Sometimes it's easy to forget that we buy these devices primarily to use as a telephone. The X10 has a couple of issues - the earpiece is a bit on the quiet side, so if you're the kind of person who finds yourself trying to communicate in noisy bars and clubs you might have some issues with it. More importantly, there's some bizarre software glitches that cause the phone to forget about missed calls and text messages - which is definitely not ideal.
The HTC Desire is definitely the most comfortable "slab of glass" style phone I've ever used. The rounded shape at the top is so much nicer on the ear than the metal rim of the iPhone or the plastic rim of the X10.
The HTC Desire is multitouch enabled, with pinch zoom in the browser and Google Maps providing a far superior user experience to the multitouch-less X10. The Desire's touchscreen is also far more responsive than that of the HTC Hero. Interestingly, there's conflicting information about whether multitouch is coming to the X10 when it's updated to Android 2.1 or 2.2 later this year.
Both these phones are head to head in terms of media support, but that's not to say either is particularly impressive. DivX and FLAC support would be an easy way to win the hearts of media junkies, so it's surprising to see that neither of these phones have done so.
The X10 puts the emphasis on Recently Played, Recently Added and Favorite media. You have to click "More" to get to the standard list of media. That might work for some, but not me - only my favorite media makes it onto my microSD card in the first place. The transitions and animations end up detracting from the usability - I just want a fast way to navigate through what's on there, not eye candy.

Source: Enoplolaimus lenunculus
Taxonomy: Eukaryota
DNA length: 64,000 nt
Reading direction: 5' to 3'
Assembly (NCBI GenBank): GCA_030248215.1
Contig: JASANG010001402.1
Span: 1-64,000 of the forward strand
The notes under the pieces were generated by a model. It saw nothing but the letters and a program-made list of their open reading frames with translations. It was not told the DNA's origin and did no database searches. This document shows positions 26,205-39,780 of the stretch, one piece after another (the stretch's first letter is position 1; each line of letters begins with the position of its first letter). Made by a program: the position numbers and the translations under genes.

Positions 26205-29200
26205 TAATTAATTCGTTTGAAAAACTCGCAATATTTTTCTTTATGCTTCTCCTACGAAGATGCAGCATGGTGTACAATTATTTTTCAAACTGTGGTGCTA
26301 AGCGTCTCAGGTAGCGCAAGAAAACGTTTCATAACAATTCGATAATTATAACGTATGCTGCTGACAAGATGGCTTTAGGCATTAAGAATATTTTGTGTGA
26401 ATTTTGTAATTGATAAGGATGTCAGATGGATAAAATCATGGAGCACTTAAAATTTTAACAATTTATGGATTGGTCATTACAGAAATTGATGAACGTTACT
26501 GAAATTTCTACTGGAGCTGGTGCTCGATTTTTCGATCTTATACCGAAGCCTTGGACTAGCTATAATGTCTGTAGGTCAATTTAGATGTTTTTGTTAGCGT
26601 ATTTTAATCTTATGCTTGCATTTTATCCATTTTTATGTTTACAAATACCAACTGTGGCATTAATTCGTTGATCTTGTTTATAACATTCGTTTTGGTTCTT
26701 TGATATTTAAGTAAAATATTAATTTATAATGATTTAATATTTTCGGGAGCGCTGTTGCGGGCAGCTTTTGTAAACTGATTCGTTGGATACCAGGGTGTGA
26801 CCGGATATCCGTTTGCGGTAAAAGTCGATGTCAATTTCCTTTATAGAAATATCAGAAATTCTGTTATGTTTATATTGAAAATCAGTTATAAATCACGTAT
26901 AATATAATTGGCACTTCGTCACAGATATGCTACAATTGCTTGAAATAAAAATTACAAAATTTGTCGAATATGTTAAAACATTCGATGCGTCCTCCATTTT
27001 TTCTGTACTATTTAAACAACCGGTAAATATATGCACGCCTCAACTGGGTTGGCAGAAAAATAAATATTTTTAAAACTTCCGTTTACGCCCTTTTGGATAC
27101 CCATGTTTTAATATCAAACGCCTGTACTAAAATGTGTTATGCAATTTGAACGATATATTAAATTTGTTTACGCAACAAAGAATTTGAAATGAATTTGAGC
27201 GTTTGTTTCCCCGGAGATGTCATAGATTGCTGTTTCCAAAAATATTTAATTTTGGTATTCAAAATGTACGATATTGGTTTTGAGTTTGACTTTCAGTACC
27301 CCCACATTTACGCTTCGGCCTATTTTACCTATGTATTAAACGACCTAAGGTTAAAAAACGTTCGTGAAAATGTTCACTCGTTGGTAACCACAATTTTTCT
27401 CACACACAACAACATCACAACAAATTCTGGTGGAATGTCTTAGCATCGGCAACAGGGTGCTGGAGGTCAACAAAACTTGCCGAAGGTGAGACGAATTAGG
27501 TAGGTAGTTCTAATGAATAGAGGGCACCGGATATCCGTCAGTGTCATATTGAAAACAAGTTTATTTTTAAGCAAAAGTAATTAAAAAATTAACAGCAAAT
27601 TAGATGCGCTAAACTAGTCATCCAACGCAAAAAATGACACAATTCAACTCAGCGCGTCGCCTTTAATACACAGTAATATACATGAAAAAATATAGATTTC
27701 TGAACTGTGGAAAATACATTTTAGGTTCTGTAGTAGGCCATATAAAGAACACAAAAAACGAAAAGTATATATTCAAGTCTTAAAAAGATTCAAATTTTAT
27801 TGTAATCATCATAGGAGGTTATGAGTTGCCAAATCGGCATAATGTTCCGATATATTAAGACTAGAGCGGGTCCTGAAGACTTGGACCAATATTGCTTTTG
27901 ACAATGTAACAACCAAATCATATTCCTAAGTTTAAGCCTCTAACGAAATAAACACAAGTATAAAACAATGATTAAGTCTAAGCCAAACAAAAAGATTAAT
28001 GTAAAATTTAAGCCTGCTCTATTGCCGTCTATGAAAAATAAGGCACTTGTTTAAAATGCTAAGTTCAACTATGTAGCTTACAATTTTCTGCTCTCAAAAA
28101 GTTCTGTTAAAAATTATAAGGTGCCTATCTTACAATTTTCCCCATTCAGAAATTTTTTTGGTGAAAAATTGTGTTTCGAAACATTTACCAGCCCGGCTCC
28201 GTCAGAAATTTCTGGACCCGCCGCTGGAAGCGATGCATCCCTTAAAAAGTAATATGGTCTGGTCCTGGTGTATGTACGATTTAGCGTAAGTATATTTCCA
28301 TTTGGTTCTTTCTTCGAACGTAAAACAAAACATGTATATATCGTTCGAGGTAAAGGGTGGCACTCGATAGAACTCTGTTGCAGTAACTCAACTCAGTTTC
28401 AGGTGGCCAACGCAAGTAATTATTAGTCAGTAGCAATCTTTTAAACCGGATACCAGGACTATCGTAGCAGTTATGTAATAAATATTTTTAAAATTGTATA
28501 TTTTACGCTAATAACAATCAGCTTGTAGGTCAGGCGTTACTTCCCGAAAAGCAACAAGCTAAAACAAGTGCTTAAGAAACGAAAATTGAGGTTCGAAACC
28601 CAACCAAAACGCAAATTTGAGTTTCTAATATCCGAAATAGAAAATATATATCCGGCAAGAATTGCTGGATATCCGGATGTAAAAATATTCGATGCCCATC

The Desire is as close to the iPhone/iPod touch as you're going to get outside Apple land. Navigating the menus is intuitive and very fluid, and you can create playlists on the device. At Mobile World Congress, HTC announced that the Desire would be getting DivX support in a future update, but neglected to mention when that update might be hitting devices.
The X10 has such potential. If Sony Ericsson could iron out the kinks in their software, and improve format support with FLAC and DivX support, it'd be a hard one to beat in terms of media, but as it stands, it's really hard to recommend - the first thing I'd do if I bought one would be install a vanilla Android 2.1 ROM.
If you haven't figured it out by now, the HTC Desire is the clear winner of this shootout. Despite the shortcomings of the AMOLED screen, it's by far the nicest Android phone I've ever used. If you want an Android phone today, this is what you should be buying.